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  • Thought and Experience in Hegel and McDowell.Stephen Houlgate - 2006 - European Journal of Philosophy 14 (2):242–261.
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  • Contemporary Epistemology: Kant, Hegel, McDowell.Kenneth R. Westphal - 2006 - European Journal of Philosophy 14 (2):274–301.
    Argues inter alia that Kant and Hegel identified necessary conditions for the possibility of singular cognitive reference that incorporate avant la lettre Evans’ (1975) analysis of identity and predication, that Kant’s and Hegel’s semantics of singular cognitive reference are crucial to McDowell’s account of singular thoughts, and that McDowell has neglected (to the detriment of his own view) these conditions and their central roles in Kant’s and in Hegel’s theories of knowledge. > Reprinted in: J. Lindgaard, ed., John McDowell: Experience, (...)
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  • La teoría del conocimiento de Hegel en el Manuscrito de 1821 sobre Filosofía de la Religión.Hector Ferreiro - 2014 - In Alberto Mario Damiani, Ileana Beade, Martín Arias Albisu & Marilín Gómez (eds.), Actas del Segundo Simposio de Filosofía Moderna. Rosario: UNR Editora. pp. 129-137.
    Las fuentes principales para la reconstrucción de la teoría del conocimiento de Hegel en su Sistema maduro son la filosofía del espíritu subjetivo y la Lógica subjetiva o Lógica del Concepto. En este respecto, la filosofía del Espíritu Absoluto ocupa en principio, dentro de la estrategia general adoptada por Hegel para exponer su pensamiento gnoseológico, un lugar periférico; sin embargo, toda vez que las formas del Espíritu Absoluto, esto es, el Arte, la Religión y la Filosofía, son para Hegel resultados (...)
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  • Mutual Recognition and Rational Justification in Hegel’s Phenomenology of Spirit.Kenneth R. Westphal - 2009 - Dialogue 48 (4):753-99.
    : This paper explicates and defends the thesis that individual rational judgment, of the kind required for justification, whether in cognition or in morals, is fundamentally socially and historically conditioned. This puts paid to the traditional distinction, still influential today, between ‘rational’ and ‘historical’ knowledge. The present analysis highlights and defends key themes from Kant’s and Hegel’s accounts of rational judgment and justification, including four fundamental features of the ‘autonomy’ of rational judgment and one key point of Hegel’s account of (...)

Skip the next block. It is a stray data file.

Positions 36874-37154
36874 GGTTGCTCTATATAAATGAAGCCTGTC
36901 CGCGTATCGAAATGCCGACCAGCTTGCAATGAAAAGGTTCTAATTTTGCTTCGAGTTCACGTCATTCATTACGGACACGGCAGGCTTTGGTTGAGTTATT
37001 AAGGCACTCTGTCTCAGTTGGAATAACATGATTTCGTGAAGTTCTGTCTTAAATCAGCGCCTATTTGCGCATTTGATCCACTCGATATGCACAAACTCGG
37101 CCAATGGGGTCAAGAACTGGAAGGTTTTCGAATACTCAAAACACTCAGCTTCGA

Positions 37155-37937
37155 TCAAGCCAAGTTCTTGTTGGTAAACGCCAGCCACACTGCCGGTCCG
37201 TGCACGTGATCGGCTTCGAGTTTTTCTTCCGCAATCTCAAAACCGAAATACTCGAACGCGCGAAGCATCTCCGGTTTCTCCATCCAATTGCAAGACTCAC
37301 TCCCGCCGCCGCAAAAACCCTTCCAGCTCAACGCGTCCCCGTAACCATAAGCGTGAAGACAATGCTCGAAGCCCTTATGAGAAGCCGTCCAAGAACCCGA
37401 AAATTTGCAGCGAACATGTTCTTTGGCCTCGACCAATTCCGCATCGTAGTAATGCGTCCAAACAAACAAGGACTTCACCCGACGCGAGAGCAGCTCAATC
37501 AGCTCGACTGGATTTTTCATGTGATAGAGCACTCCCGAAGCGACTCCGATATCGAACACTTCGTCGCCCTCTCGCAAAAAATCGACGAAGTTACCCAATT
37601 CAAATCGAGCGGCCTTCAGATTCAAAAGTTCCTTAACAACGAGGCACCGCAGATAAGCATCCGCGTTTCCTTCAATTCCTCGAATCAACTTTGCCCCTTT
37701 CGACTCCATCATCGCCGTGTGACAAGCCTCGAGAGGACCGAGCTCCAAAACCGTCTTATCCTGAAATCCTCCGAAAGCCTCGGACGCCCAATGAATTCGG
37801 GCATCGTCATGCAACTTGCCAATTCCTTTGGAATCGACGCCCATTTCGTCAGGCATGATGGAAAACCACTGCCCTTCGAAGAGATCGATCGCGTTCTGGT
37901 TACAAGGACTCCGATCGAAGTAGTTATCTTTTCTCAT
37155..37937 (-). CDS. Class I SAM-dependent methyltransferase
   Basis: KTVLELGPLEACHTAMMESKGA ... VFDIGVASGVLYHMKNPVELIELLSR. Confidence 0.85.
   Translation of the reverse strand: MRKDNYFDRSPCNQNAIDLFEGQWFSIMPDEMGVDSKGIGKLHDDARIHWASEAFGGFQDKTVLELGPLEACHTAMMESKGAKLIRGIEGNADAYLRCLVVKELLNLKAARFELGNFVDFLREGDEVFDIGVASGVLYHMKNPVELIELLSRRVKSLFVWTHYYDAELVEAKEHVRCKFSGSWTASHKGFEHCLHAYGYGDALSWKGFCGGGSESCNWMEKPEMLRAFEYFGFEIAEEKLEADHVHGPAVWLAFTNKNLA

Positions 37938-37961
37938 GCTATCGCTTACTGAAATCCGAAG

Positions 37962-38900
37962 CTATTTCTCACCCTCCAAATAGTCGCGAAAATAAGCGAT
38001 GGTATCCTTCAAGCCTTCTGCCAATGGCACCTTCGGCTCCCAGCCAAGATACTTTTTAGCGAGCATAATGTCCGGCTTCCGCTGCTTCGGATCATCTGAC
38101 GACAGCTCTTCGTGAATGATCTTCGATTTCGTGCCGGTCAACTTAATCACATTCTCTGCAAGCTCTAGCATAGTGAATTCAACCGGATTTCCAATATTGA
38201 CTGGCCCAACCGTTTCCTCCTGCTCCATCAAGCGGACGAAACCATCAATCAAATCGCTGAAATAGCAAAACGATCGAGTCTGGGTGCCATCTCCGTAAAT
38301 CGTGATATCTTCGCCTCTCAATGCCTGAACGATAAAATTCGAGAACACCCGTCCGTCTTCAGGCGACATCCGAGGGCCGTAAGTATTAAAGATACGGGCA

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  • Hegel's Essentialism. Natural Kinds and the Metaphysics of Explanation in Hegel's Theory of ‘the Concept’.Franz Knappik - 2016 - European Journal of Philosophy 24 (4):760-787.
    Several recent interpretations see Hegel's theory of the Concept as a form of conceptual realism, according to which finite reality is articulated by objectively existing concepts. More precisely, this theory has been interpreted as a version of natural kind essentialism, and it has been proposed that its function is to account for the possibility of genuine explanations. This suggests a promising way to reconstruct the argument that Hegel's theory of objective concepts is based on—an argument that shows that the possibility (...)
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  • Hegel's Metaphysics: Changing the Debate.James Kreines - 2006 - Philosophy Compass 1 (5):466–480.
    There are two general approaches to Hegel’s theoretical philosophy which are broadly popular in recent work. Debate between them is often characterized, by both sides, as a dispute between those favoring a more traditional “metaphysical” approach and those favoring a newer “nonmetaphysical” approach. But I argue that the most important and compelling points made by both sides are actually independent of the idea of a “nonmetaphysical” interpretation of Hegel, which is itself simply unconvincing. The most promising directions for future research, (...)
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  • An Hegelian in Strange Costume? On Peirce’s Relation to Hegel II.Robert Stern - 2013 - Philosophy Compass 8 (1):63-72.
    In this paper, which is the second in a series, I continue to consider the relation between the American pragmatist Charles Sanders Peirce and the German idealist G. W. F. Hegel. This article focuses on their views of epistemology and inquiry, and their accounts of the relation between language and thought. As with the earlier paper, it is argued that fruitful similarities between their positions on these issues can be found.